DER Documentary

Running Out of Time


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by Abhijay Karlekar
color, 55/104 min, 2006






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In many ways the heart of indigenous India, mineral-rich Jharkhand is and has been at the core of India's industrial development after independence. There, the indigenous Adivasi people have borne the brunt of what is arguably India's most fundamental developmental conflict, which has pushed them to the verge of extinction as an agricultural people.

The monsoon crop is the last and increasingly precarious anchor holding Adivasi agriculture in place. If Jharkhand's rivers were not in bondage, its forests not so widely destroyed and, critically, if the State's irrigation system were not in ruin, the transformation that still takes place with every good monsoon could be more enduring. Instead the harvest is a rite of passage fraught with uncertainty; of hearths rekindled fleetingly and homecomings that cannot last. In 5 out of 7 years following statehood, the Government has had to declare drought in Jharkhand.

Running Out of Time locates the crisis of Adivasi agriculture in the larger context of Jharkhand's political and economic history, positing the indigenous Adivasi people and their ecosystem against overwhelming national interventions that have carved out an industrial and urban "state," fundamentally altering Jharkhand's environment and demography.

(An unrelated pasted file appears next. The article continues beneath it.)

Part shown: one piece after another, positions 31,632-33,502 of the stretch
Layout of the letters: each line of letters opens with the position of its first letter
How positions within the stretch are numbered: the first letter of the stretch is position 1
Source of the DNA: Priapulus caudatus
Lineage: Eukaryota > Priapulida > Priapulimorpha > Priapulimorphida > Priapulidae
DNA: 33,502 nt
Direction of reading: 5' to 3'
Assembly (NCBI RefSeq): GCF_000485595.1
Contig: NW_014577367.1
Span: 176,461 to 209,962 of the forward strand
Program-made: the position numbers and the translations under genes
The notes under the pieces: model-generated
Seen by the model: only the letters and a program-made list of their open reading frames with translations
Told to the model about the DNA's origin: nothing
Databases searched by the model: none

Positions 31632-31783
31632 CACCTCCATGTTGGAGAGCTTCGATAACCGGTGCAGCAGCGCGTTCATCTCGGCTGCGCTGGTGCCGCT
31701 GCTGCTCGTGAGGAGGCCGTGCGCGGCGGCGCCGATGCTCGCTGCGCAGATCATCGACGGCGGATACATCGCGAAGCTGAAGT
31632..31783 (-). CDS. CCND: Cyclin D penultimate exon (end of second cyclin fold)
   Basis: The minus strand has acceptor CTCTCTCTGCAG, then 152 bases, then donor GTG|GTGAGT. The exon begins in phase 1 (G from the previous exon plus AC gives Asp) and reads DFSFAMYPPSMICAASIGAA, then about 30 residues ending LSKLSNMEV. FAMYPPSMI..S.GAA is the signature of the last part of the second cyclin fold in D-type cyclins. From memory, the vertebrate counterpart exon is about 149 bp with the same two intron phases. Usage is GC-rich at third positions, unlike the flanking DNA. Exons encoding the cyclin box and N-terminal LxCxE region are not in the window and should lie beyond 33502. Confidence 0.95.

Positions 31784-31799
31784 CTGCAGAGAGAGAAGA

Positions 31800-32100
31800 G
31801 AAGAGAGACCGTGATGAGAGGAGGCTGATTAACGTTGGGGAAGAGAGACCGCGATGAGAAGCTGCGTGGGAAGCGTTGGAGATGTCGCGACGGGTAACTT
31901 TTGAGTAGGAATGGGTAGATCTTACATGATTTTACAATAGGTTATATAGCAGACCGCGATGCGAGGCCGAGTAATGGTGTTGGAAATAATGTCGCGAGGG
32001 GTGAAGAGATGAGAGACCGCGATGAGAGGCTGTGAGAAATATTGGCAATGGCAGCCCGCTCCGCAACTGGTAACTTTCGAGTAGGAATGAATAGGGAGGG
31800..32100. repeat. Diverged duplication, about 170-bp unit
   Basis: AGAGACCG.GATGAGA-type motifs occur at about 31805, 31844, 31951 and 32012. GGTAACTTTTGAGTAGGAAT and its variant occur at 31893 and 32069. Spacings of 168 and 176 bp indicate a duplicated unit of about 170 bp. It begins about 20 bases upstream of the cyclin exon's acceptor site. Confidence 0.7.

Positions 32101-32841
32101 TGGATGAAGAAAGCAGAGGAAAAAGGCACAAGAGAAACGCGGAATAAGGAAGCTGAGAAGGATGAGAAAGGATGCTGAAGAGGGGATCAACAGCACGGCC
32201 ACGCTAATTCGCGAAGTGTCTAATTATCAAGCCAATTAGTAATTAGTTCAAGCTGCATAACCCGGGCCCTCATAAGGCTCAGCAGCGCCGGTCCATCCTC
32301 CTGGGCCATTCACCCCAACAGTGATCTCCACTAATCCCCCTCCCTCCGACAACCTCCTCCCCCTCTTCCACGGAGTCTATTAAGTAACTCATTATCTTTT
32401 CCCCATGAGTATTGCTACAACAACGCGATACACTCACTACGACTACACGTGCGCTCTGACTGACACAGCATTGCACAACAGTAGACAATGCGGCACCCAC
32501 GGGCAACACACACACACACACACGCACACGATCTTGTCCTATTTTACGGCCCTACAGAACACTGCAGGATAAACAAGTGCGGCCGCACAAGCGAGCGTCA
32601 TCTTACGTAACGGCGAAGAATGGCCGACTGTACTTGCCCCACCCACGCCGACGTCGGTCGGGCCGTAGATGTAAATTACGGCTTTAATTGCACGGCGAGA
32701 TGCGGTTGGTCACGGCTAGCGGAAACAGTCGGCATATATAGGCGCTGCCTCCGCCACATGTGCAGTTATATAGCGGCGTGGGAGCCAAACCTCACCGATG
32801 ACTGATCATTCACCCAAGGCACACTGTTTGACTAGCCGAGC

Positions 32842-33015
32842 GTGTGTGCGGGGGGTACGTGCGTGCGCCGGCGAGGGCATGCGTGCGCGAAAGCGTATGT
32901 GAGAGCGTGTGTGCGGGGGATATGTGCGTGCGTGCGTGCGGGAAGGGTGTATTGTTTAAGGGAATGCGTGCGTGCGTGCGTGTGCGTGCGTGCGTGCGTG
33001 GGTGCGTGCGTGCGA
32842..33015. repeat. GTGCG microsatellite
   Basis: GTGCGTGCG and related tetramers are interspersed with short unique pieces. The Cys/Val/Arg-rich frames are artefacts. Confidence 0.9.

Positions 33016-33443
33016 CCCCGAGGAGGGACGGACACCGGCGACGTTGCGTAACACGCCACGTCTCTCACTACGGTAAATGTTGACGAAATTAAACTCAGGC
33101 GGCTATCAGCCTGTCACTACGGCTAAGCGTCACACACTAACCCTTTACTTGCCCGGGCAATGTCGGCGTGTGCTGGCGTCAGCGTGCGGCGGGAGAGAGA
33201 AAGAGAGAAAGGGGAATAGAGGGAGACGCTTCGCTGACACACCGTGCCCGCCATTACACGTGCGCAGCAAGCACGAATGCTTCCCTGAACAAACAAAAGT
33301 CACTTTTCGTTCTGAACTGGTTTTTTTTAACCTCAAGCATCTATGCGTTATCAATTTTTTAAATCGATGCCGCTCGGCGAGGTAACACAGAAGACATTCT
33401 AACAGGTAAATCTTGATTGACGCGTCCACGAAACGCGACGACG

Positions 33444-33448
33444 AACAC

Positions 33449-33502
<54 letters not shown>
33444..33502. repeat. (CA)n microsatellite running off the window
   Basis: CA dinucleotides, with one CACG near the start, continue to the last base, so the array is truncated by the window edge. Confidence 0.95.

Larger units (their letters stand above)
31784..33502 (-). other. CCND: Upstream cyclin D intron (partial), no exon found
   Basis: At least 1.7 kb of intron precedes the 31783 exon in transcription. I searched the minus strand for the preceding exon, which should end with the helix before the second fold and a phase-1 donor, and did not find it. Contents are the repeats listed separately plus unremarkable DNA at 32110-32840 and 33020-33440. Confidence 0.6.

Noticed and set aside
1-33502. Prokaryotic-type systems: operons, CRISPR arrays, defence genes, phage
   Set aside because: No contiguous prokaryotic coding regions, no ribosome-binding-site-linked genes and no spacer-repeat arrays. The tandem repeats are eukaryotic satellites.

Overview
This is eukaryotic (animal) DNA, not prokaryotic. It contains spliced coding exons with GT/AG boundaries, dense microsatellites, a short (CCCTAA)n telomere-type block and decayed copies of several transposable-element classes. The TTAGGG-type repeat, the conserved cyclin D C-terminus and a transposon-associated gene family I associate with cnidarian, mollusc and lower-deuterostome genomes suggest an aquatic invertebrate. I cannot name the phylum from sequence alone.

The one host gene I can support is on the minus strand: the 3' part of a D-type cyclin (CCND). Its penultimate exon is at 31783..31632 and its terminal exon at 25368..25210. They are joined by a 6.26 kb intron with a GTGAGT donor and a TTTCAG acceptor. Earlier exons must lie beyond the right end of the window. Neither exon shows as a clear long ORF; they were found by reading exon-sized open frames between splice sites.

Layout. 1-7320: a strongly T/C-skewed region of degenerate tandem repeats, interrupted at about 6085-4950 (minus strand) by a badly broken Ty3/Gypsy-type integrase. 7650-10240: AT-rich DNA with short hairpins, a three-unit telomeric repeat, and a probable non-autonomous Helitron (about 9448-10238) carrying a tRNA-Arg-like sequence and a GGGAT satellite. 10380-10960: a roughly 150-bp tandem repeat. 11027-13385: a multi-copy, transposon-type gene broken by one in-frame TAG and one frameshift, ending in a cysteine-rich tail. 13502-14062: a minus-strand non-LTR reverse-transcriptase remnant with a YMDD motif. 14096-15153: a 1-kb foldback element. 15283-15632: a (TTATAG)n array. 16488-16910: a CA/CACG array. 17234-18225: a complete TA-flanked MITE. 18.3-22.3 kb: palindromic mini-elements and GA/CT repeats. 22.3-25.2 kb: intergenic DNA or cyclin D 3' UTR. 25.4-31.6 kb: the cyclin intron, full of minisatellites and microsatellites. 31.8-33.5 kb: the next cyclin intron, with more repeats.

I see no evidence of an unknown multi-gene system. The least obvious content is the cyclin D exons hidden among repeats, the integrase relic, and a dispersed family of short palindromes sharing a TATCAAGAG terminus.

The lack of accountability of these interventions, the nation-state duality of Jharkhand, the sheer scale of environmental degradation, the conflicts in civil society, the failures of governance, abuse of human rights, the pauperization of the small cultivator are interconnected and cumulative in their effect.

Away from the charade of statehood and the stalemate of legislative politics, the resurgence of Adivasi movements to contain statist interventions and assert their rights to self-governance of natural resources, is the most effective path to making Adivasi agriculture sustainable. Though it is still not a path sufficiently taken.

Running Out of Time is Jharkhandi of voice and spirit. But in essence it is a story about India.

"It is likely (Running Out of Time) will communicate to people who are not already sold over to the tribal cause - most such ventures end up converting the converted. The tone and pitch of the film is such that the unconverted are likely gain a perspective. Especially on the numerous products and services generated by denying Adivasis the most basic rights. Go watch and think." — Sopan Joshi, Down to Earth

Film Festivals, Screenings, Awards
Association for Asian Studies Annual Meeting, Chicago, IL, 2009
AAA/Society for Visual Anthropology Film, Video & Multimedia Festival, 2009

View more photos on www.flickr.com

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Yindabad
The Lost Water
The Rising Wave
Owners of the Water: Conflict and Collaboration Over Rivers



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